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Sampling - Technology and Effects - Part 2

  • 14 March 2014, Friday
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In Sampling – History & Definition - Part 1, we took a close look at the historical development of sampling technology. We’d now like to consider how samples function, the influence they can have on musical genres, and how sampling is perceived in both a legal and a cultural context.

Working with samples

Creative types usually try to sample as independently as possible, and create their own sounds. There are lots of resources to this purpose. Almost every source of noise or sound can be digitalised and isolated. A single sample is then assigned to one of the keys on a MIDI keyboard, in a process called ‘mapping’. The software sampler then pitches the sample onto the other keys required. This is usually achieved by playing back a sample either faster or slower. The higher the tone, the faster the digital signal is played back. This effect has enormous creative potential, but it can also conceal some audio corruption, which can sound terrible in many cases. The best way of sampling an analogue instrument or a synthesiser as accurately as possible is to use multi samples, which are expensive. With multi samples, every tone pitch is digitalised separately, often even with a different attack or nuance. You can imagine what a nightmare the process of digitalising a piano can be when trying to stay as close to the original sound of the instrument as possible!

This is one of the many reasons for the widespread availability of elaborate sampling libraries – the people who used to produce ‘sampling CDs’ (which were a profitable business model up until the millennium) have adjusted to the new market and the technology available, and are selling their own virtual instruments or sound libraries to established software samplers like Kontakt, HALion or EXS-24. The omnipresence and speed of the Internet has also made changes in this field, unfortunately including lots of illegal activity.

Sample based virtual instruments are dominating studios, alongside hardware and software synthesisers. What used to be impossible due to memory bottlenecks is now standard repertoire. Libraries including whole orchestras aren’t unusual anymore, and even extremely successful musicians and composers like Hans Zimmer swear by the technical aid and endless possibilities offered by virtual instruments - not just because they are portable, and even though they have access to real orchestras!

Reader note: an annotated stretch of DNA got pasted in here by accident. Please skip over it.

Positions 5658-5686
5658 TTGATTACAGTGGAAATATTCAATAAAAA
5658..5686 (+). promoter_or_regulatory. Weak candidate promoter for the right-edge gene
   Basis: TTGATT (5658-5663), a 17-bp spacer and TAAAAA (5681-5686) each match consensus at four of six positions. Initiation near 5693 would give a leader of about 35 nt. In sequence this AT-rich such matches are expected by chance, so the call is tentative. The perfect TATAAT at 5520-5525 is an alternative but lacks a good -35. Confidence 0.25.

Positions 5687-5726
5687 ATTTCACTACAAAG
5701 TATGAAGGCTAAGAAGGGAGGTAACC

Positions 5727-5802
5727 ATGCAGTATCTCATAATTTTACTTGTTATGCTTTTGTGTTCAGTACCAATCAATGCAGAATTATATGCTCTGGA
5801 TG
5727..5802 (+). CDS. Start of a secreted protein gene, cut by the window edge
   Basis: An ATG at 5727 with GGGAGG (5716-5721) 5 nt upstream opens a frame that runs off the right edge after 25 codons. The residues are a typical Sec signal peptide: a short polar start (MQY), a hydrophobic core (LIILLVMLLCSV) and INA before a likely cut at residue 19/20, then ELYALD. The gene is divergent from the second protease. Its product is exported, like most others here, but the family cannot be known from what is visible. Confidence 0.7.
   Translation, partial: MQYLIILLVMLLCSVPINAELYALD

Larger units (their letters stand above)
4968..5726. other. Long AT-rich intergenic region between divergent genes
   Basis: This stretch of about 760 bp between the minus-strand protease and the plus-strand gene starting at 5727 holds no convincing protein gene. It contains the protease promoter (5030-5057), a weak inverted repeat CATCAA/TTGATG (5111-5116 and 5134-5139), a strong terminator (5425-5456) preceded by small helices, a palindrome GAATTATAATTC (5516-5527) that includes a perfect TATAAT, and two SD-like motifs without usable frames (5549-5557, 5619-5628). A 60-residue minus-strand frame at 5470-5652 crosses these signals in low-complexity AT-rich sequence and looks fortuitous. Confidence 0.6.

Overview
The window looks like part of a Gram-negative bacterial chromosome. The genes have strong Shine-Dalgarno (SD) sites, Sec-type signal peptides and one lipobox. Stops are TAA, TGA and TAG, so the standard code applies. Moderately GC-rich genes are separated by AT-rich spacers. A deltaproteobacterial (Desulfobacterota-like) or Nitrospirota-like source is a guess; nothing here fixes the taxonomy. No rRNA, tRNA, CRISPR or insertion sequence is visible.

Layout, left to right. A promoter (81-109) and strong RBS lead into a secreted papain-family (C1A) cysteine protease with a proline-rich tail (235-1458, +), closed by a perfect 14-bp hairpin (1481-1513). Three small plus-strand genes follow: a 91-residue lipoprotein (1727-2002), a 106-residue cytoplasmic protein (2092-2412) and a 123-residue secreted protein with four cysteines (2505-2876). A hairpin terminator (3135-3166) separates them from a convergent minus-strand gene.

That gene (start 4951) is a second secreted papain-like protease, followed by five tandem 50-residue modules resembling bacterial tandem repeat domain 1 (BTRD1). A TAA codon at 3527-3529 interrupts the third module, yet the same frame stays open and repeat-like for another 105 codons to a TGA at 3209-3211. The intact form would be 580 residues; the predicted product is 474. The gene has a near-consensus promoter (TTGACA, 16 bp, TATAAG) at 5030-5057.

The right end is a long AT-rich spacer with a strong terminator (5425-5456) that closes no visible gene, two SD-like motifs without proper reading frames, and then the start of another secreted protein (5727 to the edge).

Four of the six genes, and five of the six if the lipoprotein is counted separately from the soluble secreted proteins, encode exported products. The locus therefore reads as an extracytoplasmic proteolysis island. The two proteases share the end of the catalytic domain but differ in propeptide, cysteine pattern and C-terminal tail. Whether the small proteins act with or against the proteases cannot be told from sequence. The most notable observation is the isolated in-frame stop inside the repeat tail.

The range of software samplers has also grown; the most well known models include Logic’s internal EXS-24, Steinberg’s HALion, MotU’s Mach Five, Native Instrument’s KONTAKT etc. When it comes to Rompler (sample based instruments with limited editing function), virtual instruments like ReFX NEXUS are entering the scene.

Samples and Genres

As we already mentioned, the establishment of samplers also helped the development of many musical styles. The biggest example is hip-hop, whose artists helped themselves to sound fragments (loops) from funk and soul records. Many other sources were also sampled and embedded into original creations by acts like Depeche Mode, Beastie Boys, Eminem, Mike Oldfield, etc. A famous example is the song ‘When The Levee Breaks’ by Led Zeppelin

A phenomenal example of the effect an individual sample can have on musical genre is the famous drums break from a 1960s record, known as the ‘Amen Break’. The digitalisation and use of this loop (also used in other combinations via ‘Slice-ings’ with software like ReCycle) actually led to the birth of a new musical genre, Break Beat!

Contrary to popular belief, free sampling of rhythms or melody lines which only last a certain amount of bars or seconds is not allowed. Every sample containing another recording is protected by copyright, and belongs 100% to the original artists or their record label. Anything else you hear on the matter is pure myth! Permission is required from the copyright owner even for the shortest of samples. Of course, it is sometimes impossible to prove something has been sampled, in the case of very short, percussive samples like a kick or a snare drum. Legal battles over these sorts of situations would reach a ridiculous level!

Read how Swiss jazz musician Bruno Spoerri accused Jay Z of using one of his samples without clearance or even notifying him.

In a recent blog we wrote about how Jay Z used a Swiss jazz legend’s recording without permission. As we’ve made clear, a sample has to be officially cleared these days. Of course, it’s much easier to do this if your band is more established, as you have the support of your label, and greater chances of getting access to certain samples due to your own fame. It’s definitely worth knowing the law in this situation.

Finally, there is the cultural question: where will the line be drawn? Was and is sampling not actually a form of cultural inheritance, which lives on in new creations and influences the future development of music, or even whole musical styles? Isn’t every type of music based on something that already existed beforehand? We’re interested to hear your views!

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